Helping New Beekeepers with Cross Combing

Helping New Beekeepers with Cross Combing

Some new top bar beekeepers had reached out to me to talk about top bar beekeeping. We met up at The Maynard Honeybee Meadow and spent some time talking about top bar hives and their management. They had recently installed their bees into the top bar hive that they built and they had lots of questions. We have all been there! My first year beekeeping, I had no idea how to find other top bar beekeepers and I had questions that Langstroth hive keepers couldn’t answer.

This blog is a result of the lack top bar beekeepers when I started. I knew that I couldn’t be the only person looking for others to talk to. This is how I decided to deal with that, putting my story here for people to find if they needed. When I first started the blog it was just about writing my experiences and now I want to be able to help other beekeepers and provide support for top bar and treatment free beekeeping. It brings me joy when people reach out to me to ask questions of to have me come help them with their hives.

After our discussion that day in the meadow, they asked me to come and take a look at their hive with them. The bees were building cross comb and making a mess out of their hive. One of the first things that I noticed was that the hive was not level. When top bar hives are not level, the bees with build their comb to make their nest level. This means that it won’t be built the way that the beekeeper needs it built, it will be crossed and unmanageable. There were some bars that had more than one comb being built on them. One bar even had four different combs on it.

The second issue that we ran into was that the bars did not really have a guide for the bees to build off of. All of my bars have a triangular guide on them and the bees have been very cooperative building their comb straight down off of the guide. We talked about this and the other reasons why the guide is helpful. With the guide, the bees actually start their comb further down on the bar. This means that when you are inspecting the hive the bees will be down a little bit and less likely to get squished between the bars.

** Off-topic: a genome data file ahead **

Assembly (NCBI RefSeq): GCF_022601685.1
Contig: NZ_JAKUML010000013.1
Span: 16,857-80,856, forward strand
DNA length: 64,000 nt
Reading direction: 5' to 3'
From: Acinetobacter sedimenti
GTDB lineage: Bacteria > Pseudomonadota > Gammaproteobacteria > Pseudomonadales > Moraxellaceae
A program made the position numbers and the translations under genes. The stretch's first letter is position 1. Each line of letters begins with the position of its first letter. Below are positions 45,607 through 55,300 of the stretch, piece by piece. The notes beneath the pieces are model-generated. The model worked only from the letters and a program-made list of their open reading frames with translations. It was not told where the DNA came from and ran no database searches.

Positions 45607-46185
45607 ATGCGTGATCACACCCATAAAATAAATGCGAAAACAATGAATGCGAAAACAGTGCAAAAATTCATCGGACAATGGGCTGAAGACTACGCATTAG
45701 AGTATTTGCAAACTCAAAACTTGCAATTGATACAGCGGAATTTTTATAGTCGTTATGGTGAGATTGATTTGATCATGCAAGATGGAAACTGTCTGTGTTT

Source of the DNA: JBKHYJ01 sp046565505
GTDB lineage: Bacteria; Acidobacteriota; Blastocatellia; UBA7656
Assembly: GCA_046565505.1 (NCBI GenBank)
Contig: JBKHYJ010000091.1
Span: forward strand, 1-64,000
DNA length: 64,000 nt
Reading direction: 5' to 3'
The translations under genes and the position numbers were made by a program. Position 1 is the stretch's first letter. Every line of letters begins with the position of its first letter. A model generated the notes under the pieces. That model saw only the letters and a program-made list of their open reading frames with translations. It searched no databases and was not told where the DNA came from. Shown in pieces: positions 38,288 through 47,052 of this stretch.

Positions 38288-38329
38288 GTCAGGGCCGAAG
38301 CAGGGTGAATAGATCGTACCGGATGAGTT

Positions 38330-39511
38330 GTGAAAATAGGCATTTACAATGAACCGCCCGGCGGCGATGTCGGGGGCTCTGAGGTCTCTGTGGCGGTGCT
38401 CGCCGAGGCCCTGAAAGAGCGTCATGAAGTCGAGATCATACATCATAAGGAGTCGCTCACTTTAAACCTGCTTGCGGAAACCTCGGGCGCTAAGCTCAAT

We inspected each comb to make sure the queen was laying. She was, we found lots of eggs in the combs. The comb that the queen was on was straight enough, so we did not do anything to that one. We put it back into the hive to keep the queen safe. The other combs were going to need some serious intervention.

We broke each comb off of the bar and then reattached them. To reattach the combs, we used a lighter and melted the top bit of wax and quickly pressed it onto the bar. This worked really well, especially since all of the wax was very new and soft. Once we pressed the combs onto the bars we tied kitchen twine around the comb two or three times to support it. The kitchen twine is made from cotton, so it shouldn’t be a problem in the hive. The bees will build their comb over it and work around it.

This process took some time and patience, but in the end it all worked really well. The bees were very calm and easy to work with even though we completely rearranged their nest. I let the new beekeepers know that they should keep a close eye on the comb building until the bees have several full combs built. Once they have full combs built they can put empty bars in between two fully drawn combs to encourage the bees to build straight down.

This was a very exciting adventure for me, I have been lucky enough to not have to have dealt with cross combing in my hives. It’s good for me to see this though so that I know how to deal with it when I run into it. It is also very fun to work with bees that are so calm and easy going. I thought for sure they would be very angry once we started ripping their home apart. My favorite part though was helping new beekeepers and answering their questions. Hopefully now they can keep the cross combing to a minimum and enjoy their first beekeeping season.

Two combs
Four combs
Removed from bar
Patient bees
Reattaching comb
Straight combs
Kitchen twine
End result